[Tutor] Simple RPN calculator

Brian van den Broek bvande at po-box.mcgill.ca
Sun Dec 5 17:40:38 CET 2004

Kent Johnson said unto the world upon 2004-12-05 06:55:
> RPN reverses the order of operator and operand, it doesn't reverse the 
> whole string. So in Polish Notation 2 + 3 is +23 and (2 + 3) - 1 is 
> -+231; in RPN they become 23+ and 23+1-
> Kent

Hi all,

Thanks Kent, that is what I had assumed it would be by analogy to Polish 
notation in logic. Somewhere on the thread, I though it had been 
asserted that all opps and operands were separated. For a bit there, I 
thought I'd gone all goofy :-) So, thanks for clearing that up.

Thanks also for the other interesting posts on the thread.

Largely off-topic things follow:

One other advantage, at least from the logicians perspective is that 
standard "infix" notation is only able to comfortably deal with binary 
and unary operations (operations that have 2 or 1 arguments). For 
arithmetic, where you can do everything with zero, successor, 
multiplication, and addition, that isn't so important. But notice that 
general function notation, in Python and in math, is also Polish -- to 
write a 4 placed function that takes, say, the greatest common divisor 
of two numbers, and the least common multiple of two others, and tells 
you if the first divides the second, you've got to write:

So, Polish notation makes manifest the conceptual similarity between the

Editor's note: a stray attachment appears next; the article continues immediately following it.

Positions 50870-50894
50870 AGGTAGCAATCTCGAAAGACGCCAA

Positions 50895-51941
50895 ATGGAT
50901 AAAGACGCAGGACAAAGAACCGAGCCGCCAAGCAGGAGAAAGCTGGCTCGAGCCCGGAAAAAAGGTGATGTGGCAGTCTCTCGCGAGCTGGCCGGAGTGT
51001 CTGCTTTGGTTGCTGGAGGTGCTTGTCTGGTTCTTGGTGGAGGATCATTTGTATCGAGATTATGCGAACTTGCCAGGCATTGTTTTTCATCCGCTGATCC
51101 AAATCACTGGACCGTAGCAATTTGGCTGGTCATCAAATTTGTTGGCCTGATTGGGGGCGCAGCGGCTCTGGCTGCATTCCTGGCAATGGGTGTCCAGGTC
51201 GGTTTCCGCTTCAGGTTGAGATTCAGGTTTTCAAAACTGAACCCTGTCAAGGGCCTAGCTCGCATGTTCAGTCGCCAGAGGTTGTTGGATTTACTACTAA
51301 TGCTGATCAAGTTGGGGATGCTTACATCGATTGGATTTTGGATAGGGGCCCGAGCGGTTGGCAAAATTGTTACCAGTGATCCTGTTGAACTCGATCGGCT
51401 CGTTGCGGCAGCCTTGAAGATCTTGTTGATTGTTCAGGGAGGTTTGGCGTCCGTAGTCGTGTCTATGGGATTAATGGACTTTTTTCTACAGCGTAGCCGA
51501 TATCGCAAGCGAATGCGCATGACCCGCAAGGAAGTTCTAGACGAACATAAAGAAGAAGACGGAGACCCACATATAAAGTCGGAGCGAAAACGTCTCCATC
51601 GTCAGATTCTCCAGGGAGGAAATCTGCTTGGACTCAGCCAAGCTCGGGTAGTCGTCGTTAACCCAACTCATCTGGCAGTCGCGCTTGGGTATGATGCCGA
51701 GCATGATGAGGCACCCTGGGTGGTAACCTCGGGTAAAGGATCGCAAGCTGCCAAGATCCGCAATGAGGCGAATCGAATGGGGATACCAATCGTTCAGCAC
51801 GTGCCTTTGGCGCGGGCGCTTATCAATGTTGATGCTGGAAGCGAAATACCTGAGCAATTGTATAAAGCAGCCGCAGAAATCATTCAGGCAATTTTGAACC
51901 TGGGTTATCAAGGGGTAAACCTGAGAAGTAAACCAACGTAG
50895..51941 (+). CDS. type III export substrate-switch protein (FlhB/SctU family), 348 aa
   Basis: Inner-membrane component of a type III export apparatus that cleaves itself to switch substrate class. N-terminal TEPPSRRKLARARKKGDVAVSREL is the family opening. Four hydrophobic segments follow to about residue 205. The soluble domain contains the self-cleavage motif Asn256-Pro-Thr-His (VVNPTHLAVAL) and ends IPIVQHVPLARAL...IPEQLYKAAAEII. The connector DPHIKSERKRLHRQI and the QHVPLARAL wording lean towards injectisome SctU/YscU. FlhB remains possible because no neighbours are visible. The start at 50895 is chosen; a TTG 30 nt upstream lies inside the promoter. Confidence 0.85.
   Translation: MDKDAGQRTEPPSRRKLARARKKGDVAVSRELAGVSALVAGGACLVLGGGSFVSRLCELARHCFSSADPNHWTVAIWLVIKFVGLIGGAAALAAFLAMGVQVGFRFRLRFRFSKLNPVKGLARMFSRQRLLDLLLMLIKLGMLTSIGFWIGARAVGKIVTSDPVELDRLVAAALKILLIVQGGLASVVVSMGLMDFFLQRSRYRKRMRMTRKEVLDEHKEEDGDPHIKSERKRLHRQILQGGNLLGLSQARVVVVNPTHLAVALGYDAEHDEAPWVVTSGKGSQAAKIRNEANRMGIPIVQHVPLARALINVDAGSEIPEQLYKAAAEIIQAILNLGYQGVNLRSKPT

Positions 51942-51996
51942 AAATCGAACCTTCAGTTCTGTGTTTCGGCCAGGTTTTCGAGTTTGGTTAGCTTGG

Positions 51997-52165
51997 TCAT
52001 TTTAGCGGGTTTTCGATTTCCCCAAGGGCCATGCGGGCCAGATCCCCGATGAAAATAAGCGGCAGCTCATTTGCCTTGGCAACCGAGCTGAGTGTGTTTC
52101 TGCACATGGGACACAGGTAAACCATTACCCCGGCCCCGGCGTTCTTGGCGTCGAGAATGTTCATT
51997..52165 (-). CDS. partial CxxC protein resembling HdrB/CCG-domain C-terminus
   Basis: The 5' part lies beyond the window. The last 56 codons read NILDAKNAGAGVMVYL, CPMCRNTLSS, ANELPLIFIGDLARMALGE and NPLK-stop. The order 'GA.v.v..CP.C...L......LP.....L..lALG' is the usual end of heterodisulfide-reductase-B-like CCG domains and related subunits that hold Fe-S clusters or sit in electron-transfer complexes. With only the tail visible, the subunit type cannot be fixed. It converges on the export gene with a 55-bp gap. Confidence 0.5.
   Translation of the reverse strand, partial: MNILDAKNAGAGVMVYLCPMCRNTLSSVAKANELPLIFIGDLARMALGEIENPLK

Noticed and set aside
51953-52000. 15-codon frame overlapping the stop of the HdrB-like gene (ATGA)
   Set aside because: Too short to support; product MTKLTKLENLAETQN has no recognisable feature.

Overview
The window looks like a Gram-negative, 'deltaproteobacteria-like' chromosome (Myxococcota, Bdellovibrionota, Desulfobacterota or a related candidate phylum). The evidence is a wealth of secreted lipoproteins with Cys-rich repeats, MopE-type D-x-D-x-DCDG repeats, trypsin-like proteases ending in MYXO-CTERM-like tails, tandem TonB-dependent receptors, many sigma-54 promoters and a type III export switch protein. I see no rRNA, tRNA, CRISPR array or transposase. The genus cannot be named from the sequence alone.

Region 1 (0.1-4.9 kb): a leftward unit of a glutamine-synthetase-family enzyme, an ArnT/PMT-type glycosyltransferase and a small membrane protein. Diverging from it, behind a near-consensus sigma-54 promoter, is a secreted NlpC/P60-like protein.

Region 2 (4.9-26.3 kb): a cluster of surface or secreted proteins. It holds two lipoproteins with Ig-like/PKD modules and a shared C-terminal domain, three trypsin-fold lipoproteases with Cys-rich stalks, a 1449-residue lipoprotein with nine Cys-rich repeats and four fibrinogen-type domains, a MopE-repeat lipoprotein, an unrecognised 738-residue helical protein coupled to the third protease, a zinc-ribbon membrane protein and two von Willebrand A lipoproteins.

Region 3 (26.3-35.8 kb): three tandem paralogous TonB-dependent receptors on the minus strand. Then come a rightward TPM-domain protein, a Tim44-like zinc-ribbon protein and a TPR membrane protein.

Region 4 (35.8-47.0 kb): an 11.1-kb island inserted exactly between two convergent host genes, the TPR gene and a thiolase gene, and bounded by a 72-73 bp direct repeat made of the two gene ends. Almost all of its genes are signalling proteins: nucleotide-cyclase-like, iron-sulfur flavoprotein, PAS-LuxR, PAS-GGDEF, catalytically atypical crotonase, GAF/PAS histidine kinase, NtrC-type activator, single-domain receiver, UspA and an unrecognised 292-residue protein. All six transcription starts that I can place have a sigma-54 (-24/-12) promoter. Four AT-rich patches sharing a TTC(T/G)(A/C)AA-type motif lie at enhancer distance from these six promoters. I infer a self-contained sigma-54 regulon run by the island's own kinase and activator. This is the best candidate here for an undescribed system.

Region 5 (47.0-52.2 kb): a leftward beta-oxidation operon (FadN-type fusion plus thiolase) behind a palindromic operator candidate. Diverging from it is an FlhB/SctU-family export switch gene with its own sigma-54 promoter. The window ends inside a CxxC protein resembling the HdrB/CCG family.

addition -- ADD(a,b) -- 2-placed function and arbitrary n-placed functions.

This also helps out a lot in some of the areas where formal logic and 
formal semantics for natural languages bleed into each other. At a cost 
of patience, all truth functions can be expressed in terms of the "not 
both" truth function, so polyadic truth-functions past binary don't 
really need Polish notation.

But, when you consider the quantifiers ('for everything . . .' and 
'there is at least on thing . . . '), standard ones are one-placed (with 
a given universe of discourse set assumed). In the 1950's and 1960's 
mathematicians began exploring generalizations of the quantifier notion. 
There have, since the 1980's, been a sizable group of linguists who 
argue that natural language quantification is almost always 2 or higher 
placed. After two places, this too needs Polish notation (or heroic and 
ugly conventions).

Brian vdB

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